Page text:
Debt crisis looms if Eurobond not invested wisely - IMF report
The latest Fiscal Monitor report by the International Monetary Fund (IMF) has warned government it risks sliding into a debt crisis if non-concessional borrowing like Eurobonds are not invested into profitable projects that enhance repayment capacity.
The report was launched yesterday in Washington, DC, and said Ghana – just like a number of countries in sub-Saharan Africa which have taken to the Eurobond market to finance their deficit – faces some debt vulnerability risk.
“Continued reliance on non-concessional financing in many countries (Co?te d’Ivoire, Ethiopia, Ghana, Kenya, Senegal) could add to their debt vulnerability if the proceeds are not properly managed to generate growth and repayment capacity,” the latest Fiscal Monitor report warned.
Having made its debut in the Eurobond market in 2007, Ghana has since been to the market seven times – with the latest a US$3bn bond sold in three parts with average maturities of seven, 12 and 31 years.
While the Finance Minister, Ken Ofori-Atta, has said the US$2billion from the latest bond will be used to finance some infrastructure projects, using the rest of the funds to retire maturing debts adds to a huge chunk of previous Eurobonds spent to refinance debts.
According to the 2019 budget, in which government first announced plans to raise US$3billion from the international capital markets, about US$2billion will be used to execute this year’s budget while the remaining US$1billion is used to refinance the 2023, 2026 and 2030 Eurobonds.
The latest edition of the Fiscal Monitor said, already, the clean-up of the banking sector has had implications on the country’s total debt stock – increasing it by 3.5% of GDP, and thus the investment of borrowed funds must be put into areas that can stimulate growth and generate enough revenue.
The report also said ongoing public financial management reforms could provide some avenues for countries like Ghana to increase their resource envelope through enhanced efficiency gains, as wastage is brought to the minimum.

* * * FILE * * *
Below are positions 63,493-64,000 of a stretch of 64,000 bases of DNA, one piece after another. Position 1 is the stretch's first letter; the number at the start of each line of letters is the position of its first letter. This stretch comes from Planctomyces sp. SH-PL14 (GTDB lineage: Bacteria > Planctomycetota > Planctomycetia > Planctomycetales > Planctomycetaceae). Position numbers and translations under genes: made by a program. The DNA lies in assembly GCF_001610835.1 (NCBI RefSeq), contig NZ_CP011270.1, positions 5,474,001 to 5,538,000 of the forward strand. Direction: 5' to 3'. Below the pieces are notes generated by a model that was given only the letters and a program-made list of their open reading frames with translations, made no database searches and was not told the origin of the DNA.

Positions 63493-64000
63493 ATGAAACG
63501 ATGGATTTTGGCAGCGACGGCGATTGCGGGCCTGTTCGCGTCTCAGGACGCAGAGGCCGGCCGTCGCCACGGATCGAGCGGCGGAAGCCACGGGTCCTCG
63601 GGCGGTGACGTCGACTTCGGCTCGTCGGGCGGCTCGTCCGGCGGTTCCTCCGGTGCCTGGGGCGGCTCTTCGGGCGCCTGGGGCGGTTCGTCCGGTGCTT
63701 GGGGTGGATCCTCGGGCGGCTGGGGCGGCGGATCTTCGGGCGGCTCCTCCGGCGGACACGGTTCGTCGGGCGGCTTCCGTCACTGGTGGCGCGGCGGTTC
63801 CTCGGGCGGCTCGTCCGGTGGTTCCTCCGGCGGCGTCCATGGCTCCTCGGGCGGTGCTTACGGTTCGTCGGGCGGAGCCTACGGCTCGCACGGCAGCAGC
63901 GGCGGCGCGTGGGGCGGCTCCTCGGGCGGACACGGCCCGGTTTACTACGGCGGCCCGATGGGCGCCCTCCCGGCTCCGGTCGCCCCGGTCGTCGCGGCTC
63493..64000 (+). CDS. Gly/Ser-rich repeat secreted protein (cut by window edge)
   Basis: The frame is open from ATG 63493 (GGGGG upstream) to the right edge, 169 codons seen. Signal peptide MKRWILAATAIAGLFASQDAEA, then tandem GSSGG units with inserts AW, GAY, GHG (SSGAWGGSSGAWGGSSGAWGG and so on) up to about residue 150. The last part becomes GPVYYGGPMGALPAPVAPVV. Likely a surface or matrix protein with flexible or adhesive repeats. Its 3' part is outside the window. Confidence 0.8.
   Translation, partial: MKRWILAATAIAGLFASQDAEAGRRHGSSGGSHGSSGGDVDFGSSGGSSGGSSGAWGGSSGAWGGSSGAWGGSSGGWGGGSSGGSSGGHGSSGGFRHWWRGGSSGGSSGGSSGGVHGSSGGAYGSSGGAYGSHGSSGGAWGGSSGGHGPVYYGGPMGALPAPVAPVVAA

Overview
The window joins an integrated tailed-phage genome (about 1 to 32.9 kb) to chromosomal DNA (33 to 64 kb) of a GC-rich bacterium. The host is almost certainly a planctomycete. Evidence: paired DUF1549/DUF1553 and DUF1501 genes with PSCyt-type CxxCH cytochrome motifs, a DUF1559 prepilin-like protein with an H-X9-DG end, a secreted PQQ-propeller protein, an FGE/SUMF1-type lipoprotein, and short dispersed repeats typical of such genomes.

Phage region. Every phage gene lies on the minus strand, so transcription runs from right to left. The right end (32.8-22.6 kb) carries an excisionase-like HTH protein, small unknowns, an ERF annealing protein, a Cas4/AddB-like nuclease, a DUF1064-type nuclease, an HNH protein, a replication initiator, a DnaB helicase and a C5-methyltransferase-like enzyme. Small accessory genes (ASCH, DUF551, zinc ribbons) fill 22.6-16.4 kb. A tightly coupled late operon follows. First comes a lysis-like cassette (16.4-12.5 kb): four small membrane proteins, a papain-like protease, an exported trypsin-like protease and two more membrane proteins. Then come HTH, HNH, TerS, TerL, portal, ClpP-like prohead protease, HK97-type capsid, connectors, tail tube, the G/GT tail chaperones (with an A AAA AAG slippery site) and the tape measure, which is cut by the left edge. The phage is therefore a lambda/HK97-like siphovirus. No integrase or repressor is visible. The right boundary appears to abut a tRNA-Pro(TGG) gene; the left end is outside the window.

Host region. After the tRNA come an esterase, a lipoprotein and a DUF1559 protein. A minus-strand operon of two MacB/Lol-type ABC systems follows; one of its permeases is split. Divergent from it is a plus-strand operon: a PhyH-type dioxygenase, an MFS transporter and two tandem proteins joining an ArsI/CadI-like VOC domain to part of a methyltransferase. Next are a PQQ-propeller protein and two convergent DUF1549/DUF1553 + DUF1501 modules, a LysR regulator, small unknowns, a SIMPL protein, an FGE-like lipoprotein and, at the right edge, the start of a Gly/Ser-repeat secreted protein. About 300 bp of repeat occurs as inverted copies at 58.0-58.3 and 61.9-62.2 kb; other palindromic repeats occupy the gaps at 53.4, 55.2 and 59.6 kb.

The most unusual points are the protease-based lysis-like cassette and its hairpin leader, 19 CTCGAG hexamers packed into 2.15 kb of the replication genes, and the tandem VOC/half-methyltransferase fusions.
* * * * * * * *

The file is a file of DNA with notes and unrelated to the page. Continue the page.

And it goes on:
Over the past two years, revenue shortfall has prompted expenditure cuts among other measures; and the IMF Fiscal Monitor predicts that other enhanced public financial management actions will ensure that the little resources that come in are put to effective use.
“Reducing off-budget activities (for instance in China and Ghana) could improve the monitoring of debt levels and fiscal risks, lead to more prudent debt strategies, and promote transparency,” the Fiscal Monitor said.
The Fiscal Monitor surveys and analyses the latest public finance developments. It updates fiscal implications of crisis and medium-term fiscal projections, and assesses policies to put public finances on a sustainable footing.
Speaking at the press briefing after the report’s launch, Victor Gaspar-Director of IMF Fiscal Affairs Department, said with global growth slowing and uncertainty rising, fiscal policy should prepare for possible downturns – balancing growth and sustainability objectives – while also putting more emphasis on reforms to adapt to a fast-changing global economy.
“To foster higher and more inclusive growth, fiscal policy should adapt to key trends reshaping the global economy. Shifting demographics, rapid technological progress, and rising global economic integration bring structural challenges,” he added.